Summer's End

Aug. 22 - I've accomplished most of what I wanted to get done over these past seven weeks, so I can resume blogging and almanacking without always feeling like I ought to be doing something more productive, profitable, or outdoorsy. (Although it is a gorgeous day in Copenhagen...)

A lot has happened since I went off the grid in early July. From the 7/7 bombings in London to the constitutional wrangle in Iraq to the ongoing Gaza pullout, there's been plenty of Big News this summer—and no shortage of the usual seasonal fluff.

As a proud father, however, I've been less interested in the developments in the world around me than those occurring in my now nearly 14-month old daughter. Just look at her:

She took her first real steps on or around July 11 and has only been speeding up ever since. She's been a wild and mostly gleeful bundle of energy since the day she was born, and walking has only amplified that. For a few days in August nothing made her happier than popping a mixing bowl on her head and racing around the apartment. The bowl would inevitably fall over her eyes, but that only made the adventure that much more hilarious to her—she would laugh hysterically and stumble merrily about, crashing into chairs and walls and tables with glee.

Sensitive adults who haven't yet been afflicted with children of their own might think it cruel that we allowed her to engage in such a stupid and dangerous activity. But she herself enjoyed it, and the only time she cried was when we tried to remove the bowl. See for yourself in this 10MB video (WMV) if you don't believe me. (But if the sight of a kid happily stumbling around and bumping into furniture to a rousing Wagnerian score doesn't strike you as funny, don't bother.)

Sorry for my own annoying laughter—I could have edited it out, but then I would have had to edit out her laughter, and there was just no way.

I could obviously go on and on about Molli Malou, but there'll be time enough for that in the months ahead.


One of the most-covered and most-discussed stories of the past few weeks has been that of Cindy Sheehan, a woman whose son lost his life while on duty in Iraq. (Don't even pretend you don't know what I'm talking about.) I was mystified at first by the draw. Over 1800 American servicemen and -women have given their lives in Iraq, presumably all of them with mothers of their own. Even allowing for soldiers whose mothers have already died, and for the possible (and unthinkably tragic) statistical redundancy presented by siblings killed in combat, there are probably at least 1500 living mothers of fallen American soldiers. Cindy Sheehan is the only one of them I'm aware of to have become a global household name. Why? Because she camped out in Crawford, Texas, demanding a second meeting with the President in order to rip him a new one. Fair enough: I could see that meriting a one-time mention as a human-interest story.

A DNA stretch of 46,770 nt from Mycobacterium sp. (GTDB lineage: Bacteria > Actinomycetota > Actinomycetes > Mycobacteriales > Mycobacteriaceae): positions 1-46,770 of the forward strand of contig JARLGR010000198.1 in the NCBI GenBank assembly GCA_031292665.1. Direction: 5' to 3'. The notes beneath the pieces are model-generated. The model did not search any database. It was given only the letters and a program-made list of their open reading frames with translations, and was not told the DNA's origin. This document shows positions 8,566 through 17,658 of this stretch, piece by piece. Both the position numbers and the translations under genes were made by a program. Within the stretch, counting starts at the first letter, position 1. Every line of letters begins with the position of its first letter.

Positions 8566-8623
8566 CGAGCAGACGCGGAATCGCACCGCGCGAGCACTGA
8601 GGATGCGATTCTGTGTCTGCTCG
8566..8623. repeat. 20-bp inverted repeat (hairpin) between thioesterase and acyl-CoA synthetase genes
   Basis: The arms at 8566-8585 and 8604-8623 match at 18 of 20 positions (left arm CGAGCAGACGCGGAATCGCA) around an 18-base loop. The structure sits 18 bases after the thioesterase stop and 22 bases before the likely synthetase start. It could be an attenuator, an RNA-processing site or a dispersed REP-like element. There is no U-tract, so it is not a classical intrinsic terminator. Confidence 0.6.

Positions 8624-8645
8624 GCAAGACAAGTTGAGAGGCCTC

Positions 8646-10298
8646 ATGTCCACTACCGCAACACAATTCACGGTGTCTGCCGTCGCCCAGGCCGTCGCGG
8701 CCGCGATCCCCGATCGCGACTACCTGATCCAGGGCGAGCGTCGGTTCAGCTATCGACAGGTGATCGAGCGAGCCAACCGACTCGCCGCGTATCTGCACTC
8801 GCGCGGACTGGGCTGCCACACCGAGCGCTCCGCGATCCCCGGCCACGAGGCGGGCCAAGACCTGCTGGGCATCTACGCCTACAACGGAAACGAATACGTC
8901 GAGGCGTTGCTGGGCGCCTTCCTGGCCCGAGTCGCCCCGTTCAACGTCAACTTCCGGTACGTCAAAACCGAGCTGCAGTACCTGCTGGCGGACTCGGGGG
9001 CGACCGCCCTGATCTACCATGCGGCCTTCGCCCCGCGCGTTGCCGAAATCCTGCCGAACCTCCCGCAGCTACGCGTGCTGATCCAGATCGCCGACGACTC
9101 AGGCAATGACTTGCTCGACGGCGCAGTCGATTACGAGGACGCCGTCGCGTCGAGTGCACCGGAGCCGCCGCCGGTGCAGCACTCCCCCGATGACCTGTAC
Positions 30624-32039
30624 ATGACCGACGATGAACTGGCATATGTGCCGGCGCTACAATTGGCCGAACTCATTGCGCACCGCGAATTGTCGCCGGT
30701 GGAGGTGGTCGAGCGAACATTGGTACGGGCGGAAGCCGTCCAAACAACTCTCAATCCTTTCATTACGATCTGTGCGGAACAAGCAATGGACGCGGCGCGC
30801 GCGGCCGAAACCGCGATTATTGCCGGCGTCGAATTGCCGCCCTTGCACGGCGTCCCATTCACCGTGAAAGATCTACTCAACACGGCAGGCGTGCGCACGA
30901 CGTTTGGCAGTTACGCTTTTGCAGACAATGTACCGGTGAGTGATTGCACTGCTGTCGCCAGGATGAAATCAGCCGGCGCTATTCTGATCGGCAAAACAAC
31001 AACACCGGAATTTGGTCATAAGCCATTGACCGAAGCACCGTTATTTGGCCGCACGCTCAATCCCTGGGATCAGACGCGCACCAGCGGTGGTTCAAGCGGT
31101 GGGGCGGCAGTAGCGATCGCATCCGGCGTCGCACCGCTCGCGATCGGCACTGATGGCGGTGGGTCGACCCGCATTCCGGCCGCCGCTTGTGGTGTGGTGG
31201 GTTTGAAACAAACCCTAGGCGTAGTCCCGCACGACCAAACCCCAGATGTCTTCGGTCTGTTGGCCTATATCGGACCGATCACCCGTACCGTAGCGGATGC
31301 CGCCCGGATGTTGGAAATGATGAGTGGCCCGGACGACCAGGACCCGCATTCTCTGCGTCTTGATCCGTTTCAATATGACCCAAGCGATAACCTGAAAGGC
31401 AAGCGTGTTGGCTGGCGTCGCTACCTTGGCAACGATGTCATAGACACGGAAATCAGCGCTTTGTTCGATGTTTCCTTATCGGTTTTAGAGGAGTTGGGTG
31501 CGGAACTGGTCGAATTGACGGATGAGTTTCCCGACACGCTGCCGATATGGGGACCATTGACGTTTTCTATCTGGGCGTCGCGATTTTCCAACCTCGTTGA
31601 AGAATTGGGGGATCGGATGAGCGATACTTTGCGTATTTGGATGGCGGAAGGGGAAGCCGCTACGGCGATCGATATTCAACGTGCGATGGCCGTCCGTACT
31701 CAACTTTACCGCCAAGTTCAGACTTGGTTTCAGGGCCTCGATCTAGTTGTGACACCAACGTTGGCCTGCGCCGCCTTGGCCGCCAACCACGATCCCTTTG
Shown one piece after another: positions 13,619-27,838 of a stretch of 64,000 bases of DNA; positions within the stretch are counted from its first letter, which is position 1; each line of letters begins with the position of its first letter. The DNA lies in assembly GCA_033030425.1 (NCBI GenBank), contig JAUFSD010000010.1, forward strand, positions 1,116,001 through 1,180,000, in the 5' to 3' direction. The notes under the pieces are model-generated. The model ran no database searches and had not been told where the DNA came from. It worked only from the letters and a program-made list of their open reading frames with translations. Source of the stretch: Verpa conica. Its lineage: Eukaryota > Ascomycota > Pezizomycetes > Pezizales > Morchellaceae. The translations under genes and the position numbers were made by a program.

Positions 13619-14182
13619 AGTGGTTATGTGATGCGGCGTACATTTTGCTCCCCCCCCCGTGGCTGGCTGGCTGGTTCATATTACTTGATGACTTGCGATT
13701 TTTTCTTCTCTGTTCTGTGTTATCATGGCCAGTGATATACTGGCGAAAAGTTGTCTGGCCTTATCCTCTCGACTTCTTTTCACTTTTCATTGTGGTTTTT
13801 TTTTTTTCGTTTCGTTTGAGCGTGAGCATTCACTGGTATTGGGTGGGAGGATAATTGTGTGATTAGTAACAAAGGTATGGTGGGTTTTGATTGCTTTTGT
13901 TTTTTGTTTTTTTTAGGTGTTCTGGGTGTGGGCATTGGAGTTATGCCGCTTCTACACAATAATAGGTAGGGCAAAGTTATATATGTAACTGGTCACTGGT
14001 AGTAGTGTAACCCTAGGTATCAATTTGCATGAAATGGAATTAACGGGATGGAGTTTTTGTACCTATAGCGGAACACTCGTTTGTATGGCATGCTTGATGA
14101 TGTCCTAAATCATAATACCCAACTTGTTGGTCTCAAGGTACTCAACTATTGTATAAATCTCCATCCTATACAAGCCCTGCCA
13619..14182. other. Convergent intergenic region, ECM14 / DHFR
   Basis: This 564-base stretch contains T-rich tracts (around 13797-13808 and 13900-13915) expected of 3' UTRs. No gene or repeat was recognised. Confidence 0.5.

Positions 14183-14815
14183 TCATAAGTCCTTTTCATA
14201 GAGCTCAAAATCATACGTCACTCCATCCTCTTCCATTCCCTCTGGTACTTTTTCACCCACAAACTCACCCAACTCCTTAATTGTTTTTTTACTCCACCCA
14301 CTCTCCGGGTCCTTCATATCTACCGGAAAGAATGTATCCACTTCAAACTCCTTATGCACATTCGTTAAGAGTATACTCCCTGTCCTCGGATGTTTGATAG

But it quickly escalated into a Bonfire of the Vanities so grotesquely overplayed that Tom Wolfe himself appears to have suffered from a failure of imagination. Who do you like in this one? Who comes out of this looking good? Who held on to some dignity?

I think the best revenge would be to force everyone who's been a party to this circus of the grotesques to provide the same amount of attention and publicity to every other grieving mother out there. Two weeks of non-stop coverage of every single one of them. Each of them becomes the authoritative moral authority on the war for two weeks.

With 1500 mothers getting 2 weeks each, that's 3000 weeks. If we start now we can get through this thing in about 58 years. Let's get cracking!

Meanwhile, back in Denmark...


I've talked in the past (links follow) about Slimane Hadj Abderrahmane, the happy Danish Al Qaeda warrior and former guest of Gitmo. He achieved a little notoriety earlier this year for declaring that Danish elected officials were legitimate targets for Jihadists, and for his plans to sue the U.S. government for wrongful imprisonment.

He was briefly back in the news in late July. First he decided not to sue the U.S. after all—then it was revealed by experts that this was exactly the kind of behavior to be expected of torture victims!

(When he was threatening to sue the U.S., why didn't these experts go public with the important information that his behavior was consistent with that of someone who hadn't been tortured?)

I remind you, this was after the homegrown-nature of Britain's bombers had become well-known. Anyone remember what it said in Slimane's Danish yearbook?